AOH :: WLIIA.TXT|
Who's Line Is It Anyways? British comedy show FAQ file #1 ~OUploaded by: ~POdie
ABOUT WHOSE LINE IS IT ANYWAY?
Whose Line is it Anyway? is television's first improvisational game
show. Four stand-up comedians (mostly from London's Comedy Store
Players, with a few from the USA) participate in games monitored by
host Clive Anderson. During many of the games, Clive calls upon the
audience to shout out suggestions for the game to keep the game
Whose Line? has been in production in England since 1988. The show
airs weekly on England's Channel Four. The show was exported to the US
via HBO's "The Comedy Channel", which later merged with MTV's "Ha!" to
become Comedy Central. Currently, WLiiA? airs daily on Comedy Central,
showing episodes from 1988 to the present. Most viewers agree that the
early episodes are inferior in quality to the newer shows, probably
due to the fact that in the early episodes, the WLiiA? players were
just getting their bearings.
WLiiA? is taped in May for the following season. If you're in London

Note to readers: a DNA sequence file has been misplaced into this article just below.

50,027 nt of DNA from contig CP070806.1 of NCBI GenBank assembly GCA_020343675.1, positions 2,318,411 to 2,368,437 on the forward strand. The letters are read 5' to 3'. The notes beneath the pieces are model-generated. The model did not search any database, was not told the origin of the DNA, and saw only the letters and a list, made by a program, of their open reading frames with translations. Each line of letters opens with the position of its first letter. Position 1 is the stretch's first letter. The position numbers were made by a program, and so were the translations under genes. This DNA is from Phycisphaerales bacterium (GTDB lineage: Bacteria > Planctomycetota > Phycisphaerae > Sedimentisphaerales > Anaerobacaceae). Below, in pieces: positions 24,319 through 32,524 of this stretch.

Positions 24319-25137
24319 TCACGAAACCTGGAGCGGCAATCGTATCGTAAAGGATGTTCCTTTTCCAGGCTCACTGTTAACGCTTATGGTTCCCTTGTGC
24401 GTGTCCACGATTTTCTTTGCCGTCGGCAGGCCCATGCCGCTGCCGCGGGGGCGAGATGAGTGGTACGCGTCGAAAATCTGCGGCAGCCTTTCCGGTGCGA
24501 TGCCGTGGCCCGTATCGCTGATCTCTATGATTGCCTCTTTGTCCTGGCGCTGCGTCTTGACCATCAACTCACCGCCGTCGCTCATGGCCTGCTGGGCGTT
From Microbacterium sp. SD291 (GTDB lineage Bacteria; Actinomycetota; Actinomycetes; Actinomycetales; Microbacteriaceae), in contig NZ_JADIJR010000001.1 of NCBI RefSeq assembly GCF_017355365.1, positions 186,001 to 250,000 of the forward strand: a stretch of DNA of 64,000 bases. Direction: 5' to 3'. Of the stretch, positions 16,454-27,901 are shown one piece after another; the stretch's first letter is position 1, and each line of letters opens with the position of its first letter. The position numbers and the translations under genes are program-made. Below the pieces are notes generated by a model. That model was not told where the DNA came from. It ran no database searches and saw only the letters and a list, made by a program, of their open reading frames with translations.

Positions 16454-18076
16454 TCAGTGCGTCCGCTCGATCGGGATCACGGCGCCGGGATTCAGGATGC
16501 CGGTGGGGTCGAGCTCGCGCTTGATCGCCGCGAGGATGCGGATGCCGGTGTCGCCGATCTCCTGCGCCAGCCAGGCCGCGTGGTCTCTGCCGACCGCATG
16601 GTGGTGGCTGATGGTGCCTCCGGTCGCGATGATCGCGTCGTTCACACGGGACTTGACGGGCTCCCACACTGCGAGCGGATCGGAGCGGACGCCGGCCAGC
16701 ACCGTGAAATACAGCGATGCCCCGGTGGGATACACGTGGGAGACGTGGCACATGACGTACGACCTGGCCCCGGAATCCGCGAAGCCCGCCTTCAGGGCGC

at the time, you can visit the WLiiA studios and possibly participate
in the show.
WLiiA is produced by Hat Trick Productions and Channel Four.
These are brief explanations of the games played on "Whose Line?". If
I've missed any, please let me know by eMailing me at
Film/Theater Styles: Before the game starts, Clive selects two
contestants to play. He then calls upon the audience to give him film
and theater styles that their scene can be enacted in (example:
Western, Sci-fi, melodramatically). He then gives the contestants a
scene to act in (such as two old friends meeting at a supermarket.)
During the course of the scene, Clive cuts in with his buzzer and
instructs the actors to continue acting the scene but in the different
styles suggested by the audience.
Questions Only: Two contestants enact a scene given by Clive, but